This post details the orthography of Namari, as well as the main romanisation systems in use. Namari is primarily written in kana, although in the past Han characters have also been used (their use in the present day is largely limited to disambiguation). In terms of romanisation, the most common system is a modified version of the Hepburn system used to transliterate Japanese, although other systems are also in use.
This post will focus on the pitch accent of Namari dialects. Much of this post will focus on the Yaezora dialect, as it is the most complex of the major Namari dialects with regards to pitch accent. However, I will talk a bit about the pitch accent of Chiyohara dialect.
This post will be dedicated to the nominals of Namari. Largely, I’ve kept the original system you can find on the wiki; however, I’ve made a number of changes to the nominal system.
Unlike the previous posts, this post will focus on a feature only found in some dialects, namely, vowel harmony. Vowel harmony may have existed in an early form of Namari; however, most dialects, if not all, have lost it. In fact, it is not clear if the vowel harmony found in the western dialects is an echo of this prehistoric feature or an entirely new innovation.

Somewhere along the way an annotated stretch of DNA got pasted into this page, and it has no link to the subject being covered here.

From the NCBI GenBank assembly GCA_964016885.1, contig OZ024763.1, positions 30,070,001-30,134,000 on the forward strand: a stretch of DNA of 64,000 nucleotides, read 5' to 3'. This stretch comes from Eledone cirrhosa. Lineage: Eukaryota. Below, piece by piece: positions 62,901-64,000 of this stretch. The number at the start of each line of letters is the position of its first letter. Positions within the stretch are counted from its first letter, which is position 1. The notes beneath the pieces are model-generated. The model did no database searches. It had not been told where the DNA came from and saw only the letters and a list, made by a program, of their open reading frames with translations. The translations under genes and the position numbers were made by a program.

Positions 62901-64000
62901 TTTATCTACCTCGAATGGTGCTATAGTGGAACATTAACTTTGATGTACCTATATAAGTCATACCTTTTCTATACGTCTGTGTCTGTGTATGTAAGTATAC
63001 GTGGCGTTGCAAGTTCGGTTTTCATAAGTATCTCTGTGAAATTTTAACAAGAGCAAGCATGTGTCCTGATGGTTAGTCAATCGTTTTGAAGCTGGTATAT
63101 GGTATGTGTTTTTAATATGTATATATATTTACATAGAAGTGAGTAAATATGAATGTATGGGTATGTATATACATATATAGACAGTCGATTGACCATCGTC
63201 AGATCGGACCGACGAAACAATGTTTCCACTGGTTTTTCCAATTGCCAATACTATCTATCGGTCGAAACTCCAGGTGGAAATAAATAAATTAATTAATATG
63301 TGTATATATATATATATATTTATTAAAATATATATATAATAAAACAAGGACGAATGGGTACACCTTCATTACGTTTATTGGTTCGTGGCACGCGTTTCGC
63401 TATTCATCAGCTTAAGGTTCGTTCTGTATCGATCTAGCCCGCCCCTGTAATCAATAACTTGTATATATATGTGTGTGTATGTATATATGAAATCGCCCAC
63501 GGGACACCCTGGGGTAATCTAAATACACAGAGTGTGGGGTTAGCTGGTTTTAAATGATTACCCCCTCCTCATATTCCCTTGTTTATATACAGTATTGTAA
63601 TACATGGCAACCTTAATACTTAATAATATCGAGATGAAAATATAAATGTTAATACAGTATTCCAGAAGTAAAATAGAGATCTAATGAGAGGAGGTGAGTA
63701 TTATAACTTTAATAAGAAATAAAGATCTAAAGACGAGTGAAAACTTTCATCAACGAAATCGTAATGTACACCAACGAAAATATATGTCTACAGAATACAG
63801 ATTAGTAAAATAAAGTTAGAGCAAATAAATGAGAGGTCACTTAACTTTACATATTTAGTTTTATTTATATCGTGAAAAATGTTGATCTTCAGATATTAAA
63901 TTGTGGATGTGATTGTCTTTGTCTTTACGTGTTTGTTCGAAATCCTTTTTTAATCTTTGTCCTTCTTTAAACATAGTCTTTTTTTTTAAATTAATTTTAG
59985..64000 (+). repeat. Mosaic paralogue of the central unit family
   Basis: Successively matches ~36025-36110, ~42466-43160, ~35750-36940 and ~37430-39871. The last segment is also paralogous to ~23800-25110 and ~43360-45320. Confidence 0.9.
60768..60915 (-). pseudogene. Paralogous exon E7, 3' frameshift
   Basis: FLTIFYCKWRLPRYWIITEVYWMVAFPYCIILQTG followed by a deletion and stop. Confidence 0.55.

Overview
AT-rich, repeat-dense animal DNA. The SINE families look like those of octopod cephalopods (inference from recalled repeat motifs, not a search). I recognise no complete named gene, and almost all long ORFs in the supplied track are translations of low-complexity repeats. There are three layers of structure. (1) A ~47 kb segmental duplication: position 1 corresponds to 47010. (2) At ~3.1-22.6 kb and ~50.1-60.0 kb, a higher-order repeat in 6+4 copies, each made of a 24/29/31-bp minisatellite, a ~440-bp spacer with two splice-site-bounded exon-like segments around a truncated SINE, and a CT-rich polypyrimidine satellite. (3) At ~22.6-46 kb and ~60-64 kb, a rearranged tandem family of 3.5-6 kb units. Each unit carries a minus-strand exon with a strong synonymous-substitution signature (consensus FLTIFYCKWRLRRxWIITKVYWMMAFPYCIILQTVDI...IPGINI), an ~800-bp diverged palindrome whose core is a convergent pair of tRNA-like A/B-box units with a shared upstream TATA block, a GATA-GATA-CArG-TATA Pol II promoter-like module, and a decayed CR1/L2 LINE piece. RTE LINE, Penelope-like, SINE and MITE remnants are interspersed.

As I mentioned before, Namari has pairs of related transitive and intransitive verbs, such as agu (“to raise”, lower bigrade) and agayu (“to rise”, quinquegrade). This post will detail some of the morphological features used to make these verb pairs, none of which are productive in the modern language.
My second post on the Namari language, this post will detail the overhaul of the Namari verbal system. The original system is found on the wiki; however, I’ve decided to change many things with regards to conjugation.
This post is dedicated to the numeral system of the Namari language. The original concept can be found on the wiki; however, I’m going to make some tweaks and minor overhauls with regards to how numbers work in the language.